Tips for Reentering the Life Sciences Workforce

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Let's face it, most career paths aren't linear. Whether you experienced a layoff or took a step back to raise children, care for a loved one or explore a new career path outside the industry, it's more common than you think to try to return to the life sciences industry after some time away.

According to Harvard Business Review “Nearly four in ten highly qualified women (37%) report that they have left work voluntarily at some point in their careers. Among women who have children, that statistic rises to 43%.” I experienced this personally. I made an unexpected career pivot back into recruiting in 2014 after 10 years of working in the field for one of the largest pharmaceutical companies in the world.

We all have our reasons for making changes or taking breaks. Mine was due to a health scare. In 2013, I was diagnosed with Stage 2 renal carcinoma, a.k.a. kidney cancer.  There’s nothing like getting cancer to stop you in your tracks and make you reevaluate what you want to do with your remaining days. Luckily, there was a surgery and the tumor was removed. I was even luckier when, three months later, I found out I was pregnant with my fourth child at the age of 44.

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Life is full of twists and turns, but there are always new opportunities around the corner, even when we hit the pause button on our careers. Getting back into the industry doesn’t have to be scary or overwhelming. You can have a successful job search if you take a step-by-step approach. Here’s how:

1. Write a Comeback Resume (or Two)

Chances are that while you’ve been away, competition for the most coveted positions have increased.  After all, the biotech and pharma markets are volatile with a capital V. Set yourself up for success with a strong resume.

  1. Make sure your resume is optimized with keywords that are used in the job description of the position you’re applying for so that you don’t get kicked to the curb by a not-so-friendly Applicant Tracking System (ATS).
  2. Submit a resume that’s modern and pleasing to the eye so that it’s easily scannable by a hiring manager or recruiter--but not overdone. No fancy graphics, colors or fonts. Think bullet points and white space.
  3. Get specific. Have you worked in certain disease spaces, utilized specific technologies or worked with specific hospitals and institutions? Name them.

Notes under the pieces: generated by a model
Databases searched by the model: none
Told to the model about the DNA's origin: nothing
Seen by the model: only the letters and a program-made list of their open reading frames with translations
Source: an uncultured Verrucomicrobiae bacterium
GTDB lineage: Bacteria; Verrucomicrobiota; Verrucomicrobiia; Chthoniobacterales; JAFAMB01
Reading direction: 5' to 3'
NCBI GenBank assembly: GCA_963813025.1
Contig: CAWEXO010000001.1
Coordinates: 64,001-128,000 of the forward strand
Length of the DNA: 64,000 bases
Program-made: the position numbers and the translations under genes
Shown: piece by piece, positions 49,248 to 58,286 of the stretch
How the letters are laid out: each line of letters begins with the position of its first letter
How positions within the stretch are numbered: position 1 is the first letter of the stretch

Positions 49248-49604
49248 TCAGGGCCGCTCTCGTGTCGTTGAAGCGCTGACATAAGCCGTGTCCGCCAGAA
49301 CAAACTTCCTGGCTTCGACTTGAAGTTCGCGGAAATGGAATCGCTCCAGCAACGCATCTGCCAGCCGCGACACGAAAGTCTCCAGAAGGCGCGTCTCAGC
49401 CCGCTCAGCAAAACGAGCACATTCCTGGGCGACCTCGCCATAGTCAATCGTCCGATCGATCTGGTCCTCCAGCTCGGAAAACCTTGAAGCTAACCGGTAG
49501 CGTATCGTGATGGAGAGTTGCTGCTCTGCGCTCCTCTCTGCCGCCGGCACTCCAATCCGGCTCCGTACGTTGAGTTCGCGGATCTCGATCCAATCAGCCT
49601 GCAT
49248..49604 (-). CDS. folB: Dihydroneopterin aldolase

2. Warm Up and Grow Your Network

Time may have passed since you last reached out to your network, but there’s no time like the present and I’ve found that most people genuinely like to help other people. It’s all in the approach.

Whether you reach out via email, social media, phone or text, start with a compliment to make someone smile. It’s the best way to get someone to spend a little more time with your message and it will increase your chances of receiving a reply.

  1. Make a goal of sending a set number of emails per day (you could start with two).
  2. Find people you know at the company or people that know people –  ‘Six degrees of Kevin Bacon’ is a thing on LinkedIn too.
  3. Before you ask someone for something, warm them up and try to add value. For example:

Hi Joe,

Congrats on your new position at [Company]. They are lucky to have you onboard! I really enjoyed your post yesterday about their pipeline and it looks like they are poised to make a significant impact in the [disease] space.

Make sure to demonstrate that you’ve done your research, because no one likes getting a form email. Personalize it and be sure it doesn’t come across as random or generic. Remember to showcase how you can help them to show that it’s not just about what you need from them.

Don’t forget to reach out to old colleagues or others in your network to let them know what you are up to and what you’d like to do next.

3. Proactively Reach Out to Recruiters

Recruiters are generally working on specific searches. They are on the hunt for specific profiles to meet their clients' needs. However, it’s always a good idea to get on their radar.

Approach them in a similar style to your networking efforts:

  1. Research recruiters who specialize in your field. Ask others in similar positions if they’ve worked with recruiters in your specialty--get referrals!
  2. Reach out on LinkedIn: Introduce yourself, mention a top accomplishment and how you can help a potential client of theirs.
  3. Make it easy to work with you by sending your resume via email or LinkedIn.

Entering back into the workforce is possible and it doesn’t have to feel like you’re climbing a mountain. You can make it manageable and easier by following a step-by-step process. Do your research, update and prepare your key career marketing materials (LinkedIn profile and resume), engage with and grow your network and reflect on what you have to offer. Show up consistently for yourself every day, moving the needle forward with positivity, energy and confidence.

 

Yaffa Grace,MPH is the founder of Yaffa Grace & Co, a Biotech recruitment +  career services firm connecting the best candidates with the best companies (https://www.yaffagraceco.com

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